There were some strong and inspiring words at Compass Group's latest Women in Food networking event, as Katherine Price reports
Be who you are. Don't be scared." These were the words of Emily Roux to a room of around 200 hospitality professionals, including female chefs from across the industry.
The setting was a Compass Group UK & Ireland networking event for female chefs at Somerset House in London. It was part of the foodservice company's Women in Food programme and its commitment to tackling the shortage of female chefs by supporting women in the industry and encouraging more women to consider a career in hospitality.
Guests heard from speakers including Giselle and Emily Roux in a question and answer session hosted by Jeremy Ford, chef-director of Restaurant Associates, Compass's fine-dining division. They could also visit showcase stands hosted by female-owned food organisations, such as Dipna Anand, Indian cookery course instructor and co-owner of Brilliant restaurant in Southall, London.
e female Rouxs may be the wife and daughter respectively of Le Gavroche owner Michel Roux Jr and members of the prestigious cooking family, but they have also forged their own careers in hospitality. Giselle is secretary of Le Gavroche, Emily a consultant chef for Restaurant Associates, and they have just published their first cookbook together, New French Table. Emily also plans to open her own Mediterranean restaurant with her husband in London as soon as next year.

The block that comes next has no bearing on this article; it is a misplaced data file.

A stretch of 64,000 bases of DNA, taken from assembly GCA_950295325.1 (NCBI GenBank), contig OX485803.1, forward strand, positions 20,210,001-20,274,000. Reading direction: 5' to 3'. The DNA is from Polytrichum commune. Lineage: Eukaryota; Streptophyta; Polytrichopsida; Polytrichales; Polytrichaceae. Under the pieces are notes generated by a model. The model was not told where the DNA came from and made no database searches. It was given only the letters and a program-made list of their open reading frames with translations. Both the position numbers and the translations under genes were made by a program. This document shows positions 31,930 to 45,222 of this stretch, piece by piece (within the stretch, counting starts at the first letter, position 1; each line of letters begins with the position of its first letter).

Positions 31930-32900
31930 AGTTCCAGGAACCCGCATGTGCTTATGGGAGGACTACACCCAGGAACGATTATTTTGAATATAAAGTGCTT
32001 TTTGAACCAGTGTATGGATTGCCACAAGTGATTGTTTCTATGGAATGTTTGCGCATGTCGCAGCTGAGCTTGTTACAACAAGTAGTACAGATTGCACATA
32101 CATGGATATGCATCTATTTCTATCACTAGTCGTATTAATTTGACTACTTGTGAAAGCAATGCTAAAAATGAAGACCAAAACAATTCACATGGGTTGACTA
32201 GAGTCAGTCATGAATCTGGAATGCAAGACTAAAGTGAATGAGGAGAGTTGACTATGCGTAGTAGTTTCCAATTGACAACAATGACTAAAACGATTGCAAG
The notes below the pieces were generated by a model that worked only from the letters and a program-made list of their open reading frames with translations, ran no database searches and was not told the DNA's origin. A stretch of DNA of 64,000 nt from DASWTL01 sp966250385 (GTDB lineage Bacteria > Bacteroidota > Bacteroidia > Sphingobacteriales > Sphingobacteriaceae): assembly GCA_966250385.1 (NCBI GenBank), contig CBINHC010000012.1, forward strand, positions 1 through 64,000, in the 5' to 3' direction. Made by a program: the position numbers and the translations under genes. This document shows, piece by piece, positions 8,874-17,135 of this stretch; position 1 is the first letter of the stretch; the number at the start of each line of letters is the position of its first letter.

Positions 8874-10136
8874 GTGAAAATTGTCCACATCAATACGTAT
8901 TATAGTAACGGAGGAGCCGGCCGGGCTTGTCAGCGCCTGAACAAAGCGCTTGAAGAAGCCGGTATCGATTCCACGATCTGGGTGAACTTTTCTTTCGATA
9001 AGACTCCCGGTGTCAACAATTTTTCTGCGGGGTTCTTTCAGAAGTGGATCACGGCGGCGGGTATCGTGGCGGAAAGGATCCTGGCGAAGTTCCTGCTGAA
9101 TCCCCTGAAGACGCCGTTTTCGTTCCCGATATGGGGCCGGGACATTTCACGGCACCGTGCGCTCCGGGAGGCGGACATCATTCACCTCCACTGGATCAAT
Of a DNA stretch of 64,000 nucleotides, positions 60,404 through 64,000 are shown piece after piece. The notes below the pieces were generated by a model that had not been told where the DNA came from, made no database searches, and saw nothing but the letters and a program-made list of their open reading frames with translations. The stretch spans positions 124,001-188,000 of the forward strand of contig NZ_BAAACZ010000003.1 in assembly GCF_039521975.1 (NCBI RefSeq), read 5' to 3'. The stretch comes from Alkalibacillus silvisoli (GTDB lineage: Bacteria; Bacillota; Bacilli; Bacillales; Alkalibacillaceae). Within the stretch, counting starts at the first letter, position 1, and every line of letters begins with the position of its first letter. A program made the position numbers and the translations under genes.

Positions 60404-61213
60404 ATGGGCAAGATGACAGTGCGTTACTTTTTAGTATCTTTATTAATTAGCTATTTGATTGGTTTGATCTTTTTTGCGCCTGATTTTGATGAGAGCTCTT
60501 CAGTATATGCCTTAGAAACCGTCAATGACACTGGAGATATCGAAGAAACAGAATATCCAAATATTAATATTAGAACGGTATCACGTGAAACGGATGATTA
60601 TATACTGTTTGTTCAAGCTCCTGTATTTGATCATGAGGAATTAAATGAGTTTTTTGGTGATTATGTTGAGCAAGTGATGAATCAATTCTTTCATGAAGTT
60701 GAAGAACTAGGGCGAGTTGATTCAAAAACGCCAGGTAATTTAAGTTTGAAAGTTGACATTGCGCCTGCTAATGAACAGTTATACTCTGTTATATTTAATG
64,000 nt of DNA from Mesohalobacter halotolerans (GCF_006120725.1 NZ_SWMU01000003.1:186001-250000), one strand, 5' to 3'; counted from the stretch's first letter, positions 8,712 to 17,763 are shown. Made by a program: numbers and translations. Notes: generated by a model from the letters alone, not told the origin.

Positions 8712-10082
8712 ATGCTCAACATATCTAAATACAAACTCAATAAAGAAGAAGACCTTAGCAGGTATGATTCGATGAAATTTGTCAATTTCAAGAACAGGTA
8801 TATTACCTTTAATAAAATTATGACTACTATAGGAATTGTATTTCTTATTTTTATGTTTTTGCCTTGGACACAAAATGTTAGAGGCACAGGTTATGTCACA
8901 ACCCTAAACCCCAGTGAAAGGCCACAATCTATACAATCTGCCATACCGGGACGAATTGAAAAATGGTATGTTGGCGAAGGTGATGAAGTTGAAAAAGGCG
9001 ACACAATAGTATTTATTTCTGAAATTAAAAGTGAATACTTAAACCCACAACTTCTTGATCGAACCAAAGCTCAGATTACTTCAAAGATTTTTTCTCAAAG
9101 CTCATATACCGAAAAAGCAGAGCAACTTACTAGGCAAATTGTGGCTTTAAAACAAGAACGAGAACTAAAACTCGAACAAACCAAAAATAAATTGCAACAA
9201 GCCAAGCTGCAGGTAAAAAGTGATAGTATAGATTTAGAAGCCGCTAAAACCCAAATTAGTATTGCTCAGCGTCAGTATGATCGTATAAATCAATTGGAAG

Recent figures from the Office for National Statistics have revealed that female chefs are increasingly scarce in professional kitchens. Fewer than one in five chefs in the UK (18.5%) is a woman. Compass has a 35% female chef workforce, and has pledged to have a 50-50 workforce by 2020.
"I think it's become a lot better," said Emily, discussing the issue on stage with Ford and her mother. "The first restaurant I worked at I was the only female chef there. But over the years, with open kitchens where everyone can see and hear what's going on in the kitchens, it's changed a lot in a good way."
Giselle suggested that the long hours and male-dominated environments have a lot to do with why there is a lack of female chefs in the industry. "It's difficult to have a family working in the industry," she said.
n fact, Giselle said she had originally attempted to dissuade her daughter from following in her father's footsteps. "I was very concerned. I was just thinking it's long hours, a difficult business for girls. But she's very happy to do it, and that's fantastic."
Giselle added that it is helping seeing more female chefs on television - "and not just at the back of the kitchen".
The final question came from a member of the audience who asked what the perfect ingredients for a strong female chef were. "Determination and concentration," said Emily. "Be who you are, go out there and do your thing. No one will bite you; don't be scared."